Two NOEA members share their close shave stories highlighting the importance of risk mitigation at events – the theme of this year’s NOEA convention.
This year the National Outdoor Events Association (NOEA) Annual Convention has the theme, ‘It Couldn’t Happen to Me’ and will focus on the many risks that event organisers and production specialists go through to put an event on.
This is back to classic NOEA territory; we’re the only association that has strict accreditation criteria to membership, and because of this, can assure event professionals that by working with NOEA members, you have trusted partners that will be there for you.
This is a really important theme, because it is almost impossible to predict what could go wrong at an event, and sometimes we can only learn from those that have already learned the hard way.
The convention will create a ‘safe’ environment where event professionals can share their stories, good and bad, what they learned and most importantly what others can learn to protect their events from the complacency that announces, ‘it couldn’t happen to me!’
As a taster, we have two stories from people brave enough to share their own experience of events that just don’t go to plan…
It couldn’t happen to me!
Becky Stevens, Hybred Events
If I had a pound for every time someone said, ‘that wouldn’t happen’ when I showed them a risk assessment I’d be writing this from a beach in the Caribbean.
The list of things that ‘would never happen’ at events I have worked on over the past 20 years is long and includes:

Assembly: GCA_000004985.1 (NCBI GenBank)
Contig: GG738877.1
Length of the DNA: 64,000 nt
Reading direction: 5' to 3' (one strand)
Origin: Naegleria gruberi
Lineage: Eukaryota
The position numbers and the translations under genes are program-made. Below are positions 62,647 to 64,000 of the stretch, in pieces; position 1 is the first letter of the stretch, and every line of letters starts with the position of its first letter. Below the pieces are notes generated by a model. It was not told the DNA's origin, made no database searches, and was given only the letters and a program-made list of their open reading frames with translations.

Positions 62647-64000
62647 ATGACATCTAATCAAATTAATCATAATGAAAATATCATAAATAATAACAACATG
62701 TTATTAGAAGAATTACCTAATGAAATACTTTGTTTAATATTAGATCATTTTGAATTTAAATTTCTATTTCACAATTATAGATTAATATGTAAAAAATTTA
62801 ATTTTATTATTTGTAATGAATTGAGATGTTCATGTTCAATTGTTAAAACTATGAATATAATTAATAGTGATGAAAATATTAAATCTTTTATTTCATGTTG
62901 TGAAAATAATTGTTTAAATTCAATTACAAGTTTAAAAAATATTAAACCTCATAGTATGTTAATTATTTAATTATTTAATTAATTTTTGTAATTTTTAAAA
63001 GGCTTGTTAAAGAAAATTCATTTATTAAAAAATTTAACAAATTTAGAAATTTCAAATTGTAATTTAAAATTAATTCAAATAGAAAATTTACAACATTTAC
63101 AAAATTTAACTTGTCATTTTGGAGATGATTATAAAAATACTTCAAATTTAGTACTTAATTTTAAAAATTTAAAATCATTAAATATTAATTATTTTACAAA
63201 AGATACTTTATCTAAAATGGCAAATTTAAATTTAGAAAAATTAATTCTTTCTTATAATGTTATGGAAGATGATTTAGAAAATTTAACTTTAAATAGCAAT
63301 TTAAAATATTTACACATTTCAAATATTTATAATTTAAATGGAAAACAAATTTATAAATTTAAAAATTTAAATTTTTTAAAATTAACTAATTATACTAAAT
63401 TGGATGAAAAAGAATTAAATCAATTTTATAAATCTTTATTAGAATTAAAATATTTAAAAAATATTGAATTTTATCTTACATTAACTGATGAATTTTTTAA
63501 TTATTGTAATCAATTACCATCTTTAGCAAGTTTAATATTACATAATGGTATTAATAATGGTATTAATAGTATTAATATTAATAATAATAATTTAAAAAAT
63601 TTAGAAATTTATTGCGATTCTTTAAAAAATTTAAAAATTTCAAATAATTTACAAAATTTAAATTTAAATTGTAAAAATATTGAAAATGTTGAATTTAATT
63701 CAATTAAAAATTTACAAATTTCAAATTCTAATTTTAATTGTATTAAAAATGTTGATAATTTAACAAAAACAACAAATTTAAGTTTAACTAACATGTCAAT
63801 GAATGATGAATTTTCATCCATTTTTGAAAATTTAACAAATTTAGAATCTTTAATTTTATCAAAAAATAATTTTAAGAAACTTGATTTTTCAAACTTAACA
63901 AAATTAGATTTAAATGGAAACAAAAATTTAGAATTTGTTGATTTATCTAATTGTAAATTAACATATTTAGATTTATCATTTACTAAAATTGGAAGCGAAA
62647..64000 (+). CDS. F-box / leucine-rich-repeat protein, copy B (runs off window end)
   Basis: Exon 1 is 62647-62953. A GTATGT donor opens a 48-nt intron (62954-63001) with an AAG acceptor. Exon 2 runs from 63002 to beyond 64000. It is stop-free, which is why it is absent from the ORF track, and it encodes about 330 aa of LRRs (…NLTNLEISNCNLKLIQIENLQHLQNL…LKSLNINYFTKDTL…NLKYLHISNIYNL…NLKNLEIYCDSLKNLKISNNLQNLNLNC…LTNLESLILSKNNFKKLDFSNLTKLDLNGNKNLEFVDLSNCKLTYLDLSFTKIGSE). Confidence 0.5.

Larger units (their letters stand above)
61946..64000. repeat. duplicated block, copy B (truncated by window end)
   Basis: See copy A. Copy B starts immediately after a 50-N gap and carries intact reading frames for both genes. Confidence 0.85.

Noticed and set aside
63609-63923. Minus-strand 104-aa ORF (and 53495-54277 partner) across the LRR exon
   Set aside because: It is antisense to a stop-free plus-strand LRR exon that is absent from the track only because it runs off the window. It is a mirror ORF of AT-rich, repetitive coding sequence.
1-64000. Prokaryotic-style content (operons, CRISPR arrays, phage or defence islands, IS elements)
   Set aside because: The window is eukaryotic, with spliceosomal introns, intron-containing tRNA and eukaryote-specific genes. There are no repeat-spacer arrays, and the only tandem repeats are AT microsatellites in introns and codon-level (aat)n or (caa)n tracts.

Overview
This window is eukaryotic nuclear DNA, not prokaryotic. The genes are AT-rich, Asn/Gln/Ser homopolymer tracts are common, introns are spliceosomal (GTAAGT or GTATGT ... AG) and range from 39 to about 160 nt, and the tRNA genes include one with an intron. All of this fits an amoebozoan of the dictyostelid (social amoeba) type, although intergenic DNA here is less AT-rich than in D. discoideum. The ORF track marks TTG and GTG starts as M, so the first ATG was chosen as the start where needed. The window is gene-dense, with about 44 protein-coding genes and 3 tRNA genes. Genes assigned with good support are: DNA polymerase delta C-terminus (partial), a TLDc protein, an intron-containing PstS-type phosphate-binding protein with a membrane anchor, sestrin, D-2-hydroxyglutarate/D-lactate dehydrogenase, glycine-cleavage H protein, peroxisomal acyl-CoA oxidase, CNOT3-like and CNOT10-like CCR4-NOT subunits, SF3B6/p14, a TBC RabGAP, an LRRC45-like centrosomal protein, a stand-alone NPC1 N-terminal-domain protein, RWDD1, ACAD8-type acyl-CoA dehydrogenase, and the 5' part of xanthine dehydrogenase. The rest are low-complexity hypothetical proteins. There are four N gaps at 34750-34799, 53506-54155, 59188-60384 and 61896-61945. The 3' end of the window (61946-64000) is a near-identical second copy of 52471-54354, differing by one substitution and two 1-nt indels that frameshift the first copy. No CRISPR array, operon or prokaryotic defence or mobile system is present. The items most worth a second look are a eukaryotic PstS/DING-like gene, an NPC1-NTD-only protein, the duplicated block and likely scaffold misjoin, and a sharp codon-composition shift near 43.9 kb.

• A marquee not being properly fixed and blowing away despite six rather large security staff trying to hold onto to it
• The time it rained solidly for two days and the stages started to sink into the mud
• Toilets flooding because the organiser wanted to ‘save money’ and hadn’t booked an ‘empty and clean’ overnight
• The wrong type of fencing being delivered, resulting in the police having to close a major A-road as people egressed onto it
• People climbing fences
• A wasp nest in a medical tent
• Lampposts falling over and blocking a road on a half marathon route (luckily before the race started!)
• People being sick from eating too many sweets given out by kind hearted residents
• A suspect package on a parade route requiring bomb disposal experts and a quick re-route of a parade through a city centre.
The list goes on… What can we learn from these? In the case of the suspect package, it highlighted the importance of effective multi agency working. Because we had looked at an incident on the parade route in a tabletop meeting, the team was able to come together quickly and effectively to look at alternatives and different options for re-routing. We were able to re-deploy staff quickly and communicate to the bus company to enable them to re-route buses. Since that incident, a more detailed contingency plan has been developed which now breaks the parade and the route down into manageable sections so if an incident of any kind (suspect package, gas leak, fire etc.) occurs the parade in some format would be able to continue.
Because I’ve experienced all these things it means I am more confident and competent when looking for hazards and risks. It also means I’m more prepared to speak out when something isn’t right; sometimes the safest thing is to cancel or postpone rather than to push on. But this is a hard decision to make when you know that hundreds of hours of work and dedication has gone into delivering the event.
It’s important that those of us who have grown with the industry and have experienced many different challenges share our knowledge and skills. By learning from everyone’s mistakes and problems the industry can develop and evolve. New event organisers need the benefit of experienced organisers to help them avoid some common pitfalls. This is where NOEA can help. By bringing together people from all different backgrounds and experiences we can improve the industry and work together to not make the same mistakes twice.